So Sideways is now a play. Is the theater world as fraught with landmines as the film and publishing one?
If there's anything sunny or bright in my apocalyptic screed is that I've had a wonderful experience so far with the theater. First off, I signed a contract with the theater that they can't change a single word of mine without my permission, unheard of it in Hollywood. I had total approval of the director, laughable in Hollywood if a writer demanded that. I also have final cast approval, again, howlingly laughable in Hollywood for any writer.
Also, unlike books, which are getting buried under the content overload opined above and the decline of deep immersive reading, theater has no threat. Movies, e.g., are going to be all streaming and will soon be in your home and movie theaters, except for special ones like the Arclight in Hollywood or the Alamo Draughthouse in Austin, will be gutted and turned into Apple stores.
Just as books are going the way of lacework, so will movie-going. Who wants to drive to some theater, pay to park, over--pay for crappy snacks, sit through now 7 -- no less -- trailers (remember when it used to be only 3?), then see the fucking feature -- most of the time walking out feeling like you've been pistol-whipped by a midget. Plus you have to endure endure the lights from smartphone lighting up every time some fucking little punk gets a text about whatever -- and going home $40 lighter in the wallet on a date, e.g.? Fuck that shit! I used to see 200 film a year in the theaters. Before VHS and DVD, of course, and when revival houses reigned king. Now, you have to drag me kicking and screaming to the theater to endure what people endure to see a movie.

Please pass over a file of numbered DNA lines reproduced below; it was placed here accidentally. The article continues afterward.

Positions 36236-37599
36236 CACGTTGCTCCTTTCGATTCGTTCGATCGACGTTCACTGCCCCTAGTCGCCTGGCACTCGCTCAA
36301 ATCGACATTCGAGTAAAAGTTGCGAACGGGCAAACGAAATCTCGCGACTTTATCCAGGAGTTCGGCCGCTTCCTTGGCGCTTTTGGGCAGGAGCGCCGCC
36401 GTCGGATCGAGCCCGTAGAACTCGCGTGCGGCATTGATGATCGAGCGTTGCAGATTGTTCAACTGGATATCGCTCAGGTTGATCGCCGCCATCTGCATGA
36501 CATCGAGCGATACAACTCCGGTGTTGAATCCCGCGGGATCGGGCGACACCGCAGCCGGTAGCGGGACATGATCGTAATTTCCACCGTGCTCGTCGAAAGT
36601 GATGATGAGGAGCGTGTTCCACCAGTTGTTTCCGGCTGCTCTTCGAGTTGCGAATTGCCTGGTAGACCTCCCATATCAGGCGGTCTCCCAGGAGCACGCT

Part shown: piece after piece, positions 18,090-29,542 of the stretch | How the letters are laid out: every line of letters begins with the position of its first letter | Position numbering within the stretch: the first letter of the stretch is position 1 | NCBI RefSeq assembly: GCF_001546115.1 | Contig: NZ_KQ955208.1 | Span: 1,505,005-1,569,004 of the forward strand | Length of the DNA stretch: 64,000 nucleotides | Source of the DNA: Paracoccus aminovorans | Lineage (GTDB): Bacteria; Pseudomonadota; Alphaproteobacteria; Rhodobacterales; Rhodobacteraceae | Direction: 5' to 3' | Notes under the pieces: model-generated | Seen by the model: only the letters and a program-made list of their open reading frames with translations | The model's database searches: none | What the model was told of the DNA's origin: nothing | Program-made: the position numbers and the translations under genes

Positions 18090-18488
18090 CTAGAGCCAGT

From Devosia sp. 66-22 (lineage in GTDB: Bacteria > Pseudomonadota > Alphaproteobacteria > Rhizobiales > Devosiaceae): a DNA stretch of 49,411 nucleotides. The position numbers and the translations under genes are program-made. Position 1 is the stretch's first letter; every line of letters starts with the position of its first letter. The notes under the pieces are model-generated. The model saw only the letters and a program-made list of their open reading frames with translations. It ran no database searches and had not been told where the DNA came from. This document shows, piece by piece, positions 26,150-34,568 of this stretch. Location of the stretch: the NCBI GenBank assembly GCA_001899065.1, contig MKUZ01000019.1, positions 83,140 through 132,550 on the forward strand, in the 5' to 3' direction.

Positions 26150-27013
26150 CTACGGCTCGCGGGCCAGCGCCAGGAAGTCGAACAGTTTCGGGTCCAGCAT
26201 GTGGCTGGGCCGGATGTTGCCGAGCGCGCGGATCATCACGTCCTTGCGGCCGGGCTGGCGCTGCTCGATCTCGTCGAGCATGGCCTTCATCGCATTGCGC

Of course, most movies suck, they're going to be on DVD or VOD very shortly anyway, so by why bother?
But theater? You can't replace that experience at home. And though it might, as an art form, be somewhat antiquated, practically decimated by the invention of the camera and projector at the turn of the 20th Century, it still survives. And not only is there nothing threatening its tiny share of the content market, there's nothing that's going to replace that tiny share. People still want to get out of the house, away from their computers, and experience something that promises to move them, or make them think, or enrich their lives. They cannot duplicate this experience at home. Theater, weirdly, is thriving.